So you have to ask yourself, does music with swearing fit into this category?
I don't think he's saying don't meditate on things that don't fall into these categories.

How about another analogy: what about friends that swear (doesn't have to be excessive)? Am I supposed to be avoiding them? Can't I just enjoy the conversation and at the same time ignoring the swearing?

I just don't know of any music with swearing in it that I would like. Every time I hear "music" with swearing in it, I flee - not because of the swearing but because the "music" itself is disgusting to me, gets on my nerves.
I would see where you're coming from if the lyrics are really graphic, but I know of some good songs with swearing in it.
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« Reply #8 on: June 04, 2010, 05:51:49 PM »

If you don't mind, I'm also wondering about music with other problematic themes, such as promiscuity, and anti-religiosity?

I don't really know of any music with "promiscuity," but I know some beatiful, truly beautiful Ukrainian folk songs where the theme is a forbidden love (for example, of a maiden to a married man, or of two people who are not married to each other). These songs are heartbreaking, very pure, without a shade of cynicism or glorifying the subject. Simple, plane tragedy. For example, this, http://www.youtube.com/watch?v=ol3ZFyCcoRM&feature=related
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« Reply #9 on: June 04, 2010, 05:59:31 PM »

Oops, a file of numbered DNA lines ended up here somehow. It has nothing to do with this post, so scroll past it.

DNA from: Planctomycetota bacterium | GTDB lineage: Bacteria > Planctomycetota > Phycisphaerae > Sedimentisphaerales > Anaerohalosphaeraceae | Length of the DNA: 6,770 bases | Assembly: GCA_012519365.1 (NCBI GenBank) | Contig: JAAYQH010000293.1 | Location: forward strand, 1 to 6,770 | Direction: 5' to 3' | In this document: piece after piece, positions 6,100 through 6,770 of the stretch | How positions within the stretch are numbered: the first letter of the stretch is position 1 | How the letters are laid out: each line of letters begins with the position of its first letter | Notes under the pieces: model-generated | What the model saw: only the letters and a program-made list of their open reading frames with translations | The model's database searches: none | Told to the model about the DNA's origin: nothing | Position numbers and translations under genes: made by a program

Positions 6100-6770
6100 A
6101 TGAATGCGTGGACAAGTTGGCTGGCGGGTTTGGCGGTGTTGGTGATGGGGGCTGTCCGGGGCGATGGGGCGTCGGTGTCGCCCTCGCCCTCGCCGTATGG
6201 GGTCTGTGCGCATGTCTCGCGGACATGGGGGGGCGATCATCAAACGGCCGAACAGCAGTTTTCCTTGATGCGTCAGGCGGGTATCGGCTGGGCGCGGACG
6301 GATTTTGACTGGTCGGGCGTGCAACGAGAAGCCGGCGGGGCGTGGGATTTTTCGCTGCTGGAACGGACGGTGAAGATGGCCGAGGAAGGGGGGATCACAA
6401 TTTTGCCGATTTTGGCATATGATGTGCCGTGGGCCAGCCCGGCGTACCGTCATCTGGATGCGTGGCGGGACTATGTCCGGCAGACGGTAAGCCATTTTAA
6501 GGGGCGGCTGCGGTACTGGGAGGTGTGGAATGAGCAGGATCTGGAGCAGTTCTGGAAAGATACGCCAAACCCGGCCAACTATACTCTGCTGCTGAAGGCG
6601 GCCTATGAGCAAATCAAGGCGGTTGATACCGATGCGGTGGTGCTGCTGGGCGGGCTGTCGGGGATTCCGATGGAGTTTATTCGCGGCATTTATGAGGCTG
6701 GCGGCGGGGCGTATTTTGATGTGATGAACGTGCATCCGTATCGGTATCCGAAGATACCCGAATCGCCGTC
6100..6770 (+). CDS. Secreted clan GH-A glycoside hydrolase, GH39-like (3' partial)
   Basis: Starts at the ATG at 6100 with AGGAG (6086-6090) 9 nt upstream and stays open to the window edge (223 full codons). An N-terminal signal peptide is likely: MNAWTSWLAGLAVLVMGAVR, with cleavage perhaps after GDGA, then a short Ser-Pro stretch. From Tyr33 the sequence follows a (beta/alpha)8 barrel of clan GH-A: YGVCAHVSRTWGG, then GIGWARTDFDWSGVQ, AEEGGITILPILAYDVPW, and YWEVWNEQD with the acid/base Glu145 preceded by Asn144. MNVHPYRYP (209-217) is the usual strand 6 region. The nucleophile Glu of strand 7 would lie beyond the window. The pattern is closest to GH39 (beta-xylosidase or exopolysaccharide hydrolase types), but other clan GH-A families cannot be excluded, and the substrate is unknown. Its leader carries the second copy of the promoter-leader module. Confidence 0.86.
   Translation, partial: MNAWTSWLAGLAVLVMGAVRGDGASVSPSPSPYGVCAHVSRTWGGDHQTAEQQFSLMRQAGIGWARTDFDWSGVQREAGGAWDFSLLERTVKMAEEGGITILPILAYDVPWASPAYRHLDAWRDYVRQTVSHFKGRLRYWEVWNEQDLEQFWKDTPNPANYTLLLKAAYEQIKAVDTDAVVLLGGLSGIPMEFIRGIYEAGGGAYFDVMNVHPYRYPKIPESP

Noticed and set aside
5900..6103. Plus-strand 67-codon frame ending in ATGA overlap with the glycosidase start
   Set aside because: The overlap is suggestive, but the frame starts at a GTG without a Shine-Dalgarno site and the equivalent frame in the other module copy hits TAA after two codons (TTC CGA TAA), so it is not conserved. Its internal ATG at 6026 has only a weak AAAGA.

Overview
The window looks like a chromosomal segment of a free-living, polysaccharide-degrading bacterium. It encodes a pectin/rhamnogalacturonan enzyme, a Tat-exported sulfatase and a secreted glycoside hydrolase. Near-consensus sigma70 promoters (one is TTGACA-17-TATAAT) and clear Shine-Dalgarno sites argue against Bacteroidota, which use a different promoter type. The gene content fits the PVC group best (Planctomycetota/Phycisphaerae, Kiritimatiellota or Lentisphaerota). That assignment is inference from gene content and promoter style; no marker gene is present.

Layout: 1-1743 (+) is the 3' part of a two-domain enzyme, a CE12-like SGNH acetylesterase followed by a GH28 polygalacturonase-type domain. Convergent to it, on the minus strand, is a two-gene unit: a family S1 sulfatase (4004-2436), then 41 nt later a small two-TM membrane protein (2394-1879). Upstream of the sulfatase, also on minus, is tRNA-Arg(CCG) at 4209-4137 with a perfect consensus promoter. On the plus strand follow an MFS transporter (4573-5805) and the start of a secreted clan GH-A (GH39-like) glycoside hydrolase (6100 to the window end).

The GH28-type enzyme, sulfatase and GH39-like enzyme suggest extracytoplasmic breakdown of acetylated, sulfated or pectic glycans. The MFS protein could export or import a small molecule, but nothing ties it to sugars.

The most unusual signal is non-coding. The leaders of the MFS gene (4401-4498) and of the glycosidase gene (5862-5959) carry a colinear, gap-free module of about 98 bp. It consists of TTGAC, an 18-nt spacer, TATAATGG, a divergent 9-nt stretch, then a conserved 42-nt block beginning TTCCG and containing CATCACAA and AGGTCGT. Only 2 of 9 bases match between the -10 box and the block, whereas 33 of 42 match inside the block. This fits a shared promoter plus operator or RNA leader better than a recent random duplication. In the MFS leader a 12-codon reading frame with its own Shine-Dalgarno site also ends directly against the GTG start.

I just don't know of any music with swearing in it that I would like. Every time I hear "music" with swearing in it, I flee - not because of the swearing but because the "music" itself is disgusting to me, gets on my nerves.
I would see where you're coming from if the lyrics are really graphic, but I know of some good songs with swearing in it.
[/quote]

No, not because of the lyrics... it's just that whenever I hear swearing in a song, it happens to be in a style that I simply cannot listen to, like rap. It does not sit well with me, I can't listen to it.
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« Reply #10 on: June 04, 2010, 06:15:01 PM »

I don't really know of any music with "promiscuity,"

Deviant sexuality is becoming quite a common and blatant theme in American pop music, actually.
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« Reply #11 on: June 04, 2010, 06:22:02 PM »

I don't really know of any music with "promiscuity,"

Deviant sexuality is becoming quite a common and blatant theme in American pop music, actually.

Ah, again, I would not know because I don't listen to that, not because of the words but because it's not my idea of "music." I love Bob Dylan, Arlo Guthrie, Simon and Garfunkel. That's about how "modern" I am.Smiley
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« Reply #12 on: June 04, 2010, 06:29:26 PM »

I don't really know of any music with "promiscuity,"

Deviant sexuality is becoming quite a common and blatant theme in American pop music, actually.

Ah, again, I would not know because I don't listen to that, not because of the words but because it's not my idea of "music." I love Bob Dylan, Arlo Guthrie, Simon and Garfunkel. That's about how "modern" I am.Smiley

Heh. Modern music is far more morally questionable.
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« Reply #13 on: June 04, 2010, 07:21:34 PM »

Quote